If you've been to Little Italy in Manhattan and were disappointed by the tourist-trap atmosphere and the forgettable food, it's because you went to the wrong place.
The real Little Italy is a vibrant neighborhood in the Bronx called Belmont, half a mile from the Bronx Zoo and Botanical Gardens. Others call it Arthur Avenue, the neighborhood's main street, bisected by East 187th Street, lined with restaurants, pizzerias, meat and fish markets, bakeries and pastry stores.
This is the Bronx the way it was in the 1950s, when Joe DiMaggio, Phil Rizzuto, Yogi Berra, Rocky Marciano, Jake LaMotta, and Julius LaRosa ate in the local restaurants, and, later, Muhammad Ali, Liz Taylor, Paul Newman, and James Gandolfini. Most important, it was home to Dion Dimucci, who named his do-wop group the Belmonts.
Years ago the restaurants of the neighborhood were so insular that menus varied little, the ingredients were cheap, and the wine lists boring. But in the past two decades all that has changed, so that now even the real old-timers have upped their game and you can eat extremely well within a primarily Italian-American style, influenced by Neapolitan and Sicilian cookery.
I shop on Arthur Avenue weekly, so I have my definite favorite restaurants I recommend to New Yorkers from other boroughs and visitors from anywhere. This is the way this food should be made.
One of the oldest restaurants on Arthur Avenue is Mario's (above) , which started as a pizza window shop in 1919, and is still run by the Miglucci family, whose fourth and fifth generation members are always there to maintain an unwavering consistency--not just with the nonpareil pizzas but with superb linguine with clams, tender, light potato gnocchi in a bright tomato sauce, and tiny pink lamb chops you pick up by the bone to eat, called scottaditti, which means "finger burners." Freshness rules this kitchen and you taste it in the veal alla parmigiana, the mozzarella loaf called spiedini alla romana, and the hearty seafood stew zuppa di pesce.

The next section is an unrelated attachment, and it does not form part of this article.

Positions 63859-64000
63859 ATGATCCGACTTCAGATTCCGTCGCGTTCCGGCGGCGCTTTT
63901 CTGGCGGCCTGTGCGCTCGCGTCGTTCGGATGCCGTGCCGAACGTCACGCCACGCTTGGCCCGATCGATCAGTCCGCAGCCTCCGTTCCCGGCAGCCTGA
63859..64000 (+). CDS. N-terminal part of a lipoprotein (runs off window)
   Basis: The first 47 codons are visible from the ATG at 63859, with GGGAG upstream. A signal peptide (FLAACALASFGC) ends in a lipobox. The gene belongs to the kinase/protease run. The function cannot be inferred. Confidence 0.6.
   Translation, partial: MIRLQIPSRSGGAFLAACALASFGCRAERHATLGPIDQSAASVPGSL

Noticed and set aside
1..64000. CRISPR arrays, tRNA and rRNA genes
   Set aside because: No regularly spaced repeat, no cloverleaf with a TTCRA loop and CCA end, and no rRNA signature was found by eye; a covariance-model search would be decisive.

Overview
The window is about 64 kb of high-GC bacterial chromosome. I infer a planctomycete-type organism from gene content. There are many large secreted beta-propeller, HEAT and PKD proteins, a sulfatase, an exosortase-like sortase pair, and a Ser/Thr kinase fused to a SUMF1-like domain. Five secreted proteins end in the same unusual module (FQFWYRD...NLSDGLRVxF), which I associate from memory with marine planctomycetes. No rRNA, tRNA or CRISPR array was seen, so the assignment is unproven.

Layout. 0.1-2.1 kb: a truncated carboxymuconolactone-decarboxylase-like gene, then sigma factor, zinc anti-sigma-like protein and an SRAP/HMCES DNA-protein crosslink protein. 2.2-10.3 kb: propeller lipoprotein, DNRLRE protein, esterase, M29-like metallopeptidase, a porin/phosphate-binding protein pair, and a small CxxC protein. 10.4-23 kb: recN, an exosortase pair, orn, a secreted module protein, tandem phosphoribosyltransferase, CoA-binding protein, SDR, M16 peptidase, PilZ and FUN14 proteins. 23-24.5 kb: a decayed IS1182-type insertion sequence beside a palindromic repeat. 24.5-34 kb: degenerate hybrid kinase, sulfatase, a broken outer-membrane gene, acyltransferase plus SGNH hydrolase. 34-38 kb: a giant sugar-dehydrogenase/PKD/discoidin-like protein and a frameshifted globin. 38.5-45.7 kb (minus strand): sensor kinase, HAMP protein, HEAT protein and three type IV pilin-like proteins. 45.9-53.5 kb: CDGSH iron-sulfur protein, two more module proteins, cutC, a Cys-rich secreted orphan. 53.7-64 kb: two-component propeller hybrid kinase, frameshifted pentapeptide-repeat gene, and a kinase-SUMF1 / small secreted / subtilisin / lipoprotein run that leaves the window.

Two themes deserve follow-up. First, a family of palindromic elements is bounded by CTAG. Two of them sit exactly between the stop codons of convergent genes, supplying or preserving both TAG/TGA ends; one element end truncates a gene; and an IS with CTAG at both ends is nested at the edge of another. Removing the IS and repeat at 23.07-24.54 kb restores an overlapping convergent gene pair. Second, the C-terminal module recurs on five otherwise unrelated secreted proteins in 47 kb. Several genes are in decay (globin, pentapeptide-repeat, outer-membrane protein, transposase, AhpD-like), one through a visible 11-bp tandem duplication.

Pizza is always served but after 6 p.m. you have to order something more, so treat a pizza as an appetizer, and don't miss the wonderful food afterwards. But to miss this great pizza is to miss a dish perfected over nearly a century in business.
And you will never be treated better in a restaurant than you will be at Mario's, whether you're a regular or on your first time through the door. The dining room (right) always looks festive, its murals evoke Naples, and the photos on the wall show that Mario's has long been a destination for every sports figure and movie star who have been guided to it. It's always an ebullient atmosphere, lighted so you see everyone in the room, which on weekends is packed, so I recommend going during the week to get a better sense of the charm of the place.
Across the street is a bright, very cheerful small trattoria named San Gennaro, where chef-owner Gennaro Martinelli is working outside the traditional menu with dishes based on what's freshest and seasonal in the markets from which they cull their seafood, meats and vegetables right there on Arthur Avenue. If there are crayfish (above) available for a day or two, you'll find them glistening on your plate with crushed tomatoes, olive oil and vinegar. Soft shell crabs will be lightly battered and sautéed crisp and golden, succulent within. Housemade ravioli, full of moist ricotta and graced with a ragù, are radiant and delicious, the linguine with tiny, sweet vongole clams is rich with garlic and served in the shell, and his spaghetti alla carbonara, with egg heated by the pasta itself, is textbook perfect. The wine list needs serious bolstering.
Over the past two years I've found myself returning again and again to Tra di Noi on East 187th Street, whose sunny dining room with the requisite red-checkered tablecloths is the setting for Chef-owner Marco Coletta's generous, highly personalized cooking, where regulars ignore the printed menu in favor of the blackboard of daily specials, which might include unusual pastas like fusilli with fava beans ($16.95) and rigatoni (above) in a spicy amatriciana sauce ($16.95). There is perfectly fried calamari ($12.95) and robust chicken alla scarpariello ($18.95) rich with garlic. The osso buco may be the best in the area. Marco hails from the Abruzzo province of Italy, so ask him if he's serving any of his regional favorites.